Dr. Lakeysha Hallmon- Founder and CEO, The Village Market ATL
Why She Inspires Us: Lakeysha is diversifying the local artisan scene by giving Black entrepreneurs a place to access capital, connect with customers and thrive at The Village Market ATL.
One of Dr. Lakeysha Hallmon’s favorite past-times is attending local festivals, but she noticed there was something missing from Atlanta’s festival scene. The vendors all looked the same. This led her to discover decades of inequality for Black business-owners, especially in access to capital and real estate opportunities. And so The Village Market ATL was born as a one-stop-shop for Black Business to be fully supported from ideation to polished product with a storefront feature.
What’s the best advice you can share with other entrepreneurs? The best advice I’ve received is to be intentional and thoughtful about everything I do relating to my business. That means valuing every experience, listening to my team and treating all people well. I think it’s also important to rest. When things get tough and I need to feel motivated again, I like to spend time outdoors in nature, riding my bike, hiking and kayaking.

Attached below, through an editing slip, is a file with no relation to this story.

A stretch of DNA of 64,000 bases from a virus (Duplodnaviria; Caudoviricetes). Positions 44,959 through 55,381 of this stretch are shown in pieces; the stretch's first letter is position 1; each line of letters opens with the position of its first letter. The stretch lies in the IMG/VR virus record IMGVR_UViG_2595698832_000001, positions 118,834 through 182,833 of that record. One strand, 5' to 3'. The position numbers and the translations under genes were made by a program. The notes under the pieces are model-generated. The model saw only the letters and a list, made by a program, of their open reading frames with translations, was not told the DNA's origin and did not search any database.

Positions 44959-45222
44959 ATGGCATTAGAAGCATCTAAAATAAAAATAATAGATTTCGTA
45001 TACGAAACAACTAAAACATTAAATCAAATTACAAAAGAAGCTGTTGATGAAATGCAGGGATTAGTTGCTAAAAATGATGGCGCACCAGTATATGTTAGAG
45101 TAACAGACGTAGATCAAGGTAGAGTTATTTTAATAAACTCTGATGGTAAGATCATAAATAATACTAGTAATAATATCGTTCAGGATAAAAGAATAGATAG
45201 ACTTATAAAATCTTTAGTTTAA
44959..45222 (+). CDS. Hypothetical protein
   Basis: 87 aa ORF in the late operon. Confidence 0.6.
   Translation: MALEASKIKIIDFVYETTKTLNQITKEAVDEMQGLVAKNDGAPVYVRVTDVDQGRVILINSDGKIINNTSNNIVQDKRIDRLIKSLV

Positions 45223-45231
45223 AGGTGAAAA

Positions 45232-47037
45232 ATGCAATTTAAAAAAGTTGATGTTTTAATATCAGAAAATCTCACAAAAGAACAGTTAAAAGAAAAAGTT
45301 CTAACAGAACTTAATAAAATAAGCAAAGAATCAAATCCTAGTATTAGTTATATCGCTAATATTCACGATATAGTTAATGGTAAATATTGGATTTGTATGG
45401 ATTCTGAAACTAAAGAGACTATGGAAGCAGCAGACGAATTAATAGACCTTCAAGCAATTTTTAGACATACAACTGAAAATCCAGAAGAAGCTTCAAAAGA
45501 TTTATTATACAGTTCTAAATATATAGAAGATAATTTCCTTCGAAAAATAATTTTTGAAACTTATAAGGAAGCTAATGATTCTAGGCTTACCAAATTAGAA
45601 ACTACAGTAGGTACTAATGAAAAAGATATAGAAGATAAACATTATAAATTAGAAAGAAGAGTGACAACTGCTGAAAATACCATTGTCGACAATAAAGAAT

What is something you’ve learned during your experience with The Village Market that surprised you? I am surprised by how much we’ve grown and scaled since 2016. We’ve had tremendous success and impact in less than five years. The Village Market has circulated more than $4.5 million to Black-owned businesses in the U.S. and has supported businesses abroad (including Australia, South Africa and the Bahamas). Additionally, we have trained, showcased and supported over 100 businesses in Atlanta alone. We are incredibly lucky to have built such a strong community of businesses and consumers that has led us to flourish with our first retail location during a pandemic when so many obstacles threaten the very foundation of our economy, which are small businesses.
What does it mean to say, ‘support is a verb?’ It’s The Village Market’s mantra—a critical reminder that supporting Black-owned businesses requires us to act. Support is not passive. It requires us to be intentional about the ways in which we engage and support Black-owned businesses.
How much money did you raise from friends and family to launch The Village Market, especially with no investors? I raised $2,500 from friends and family and used my savings for the remaining monies needed to launch.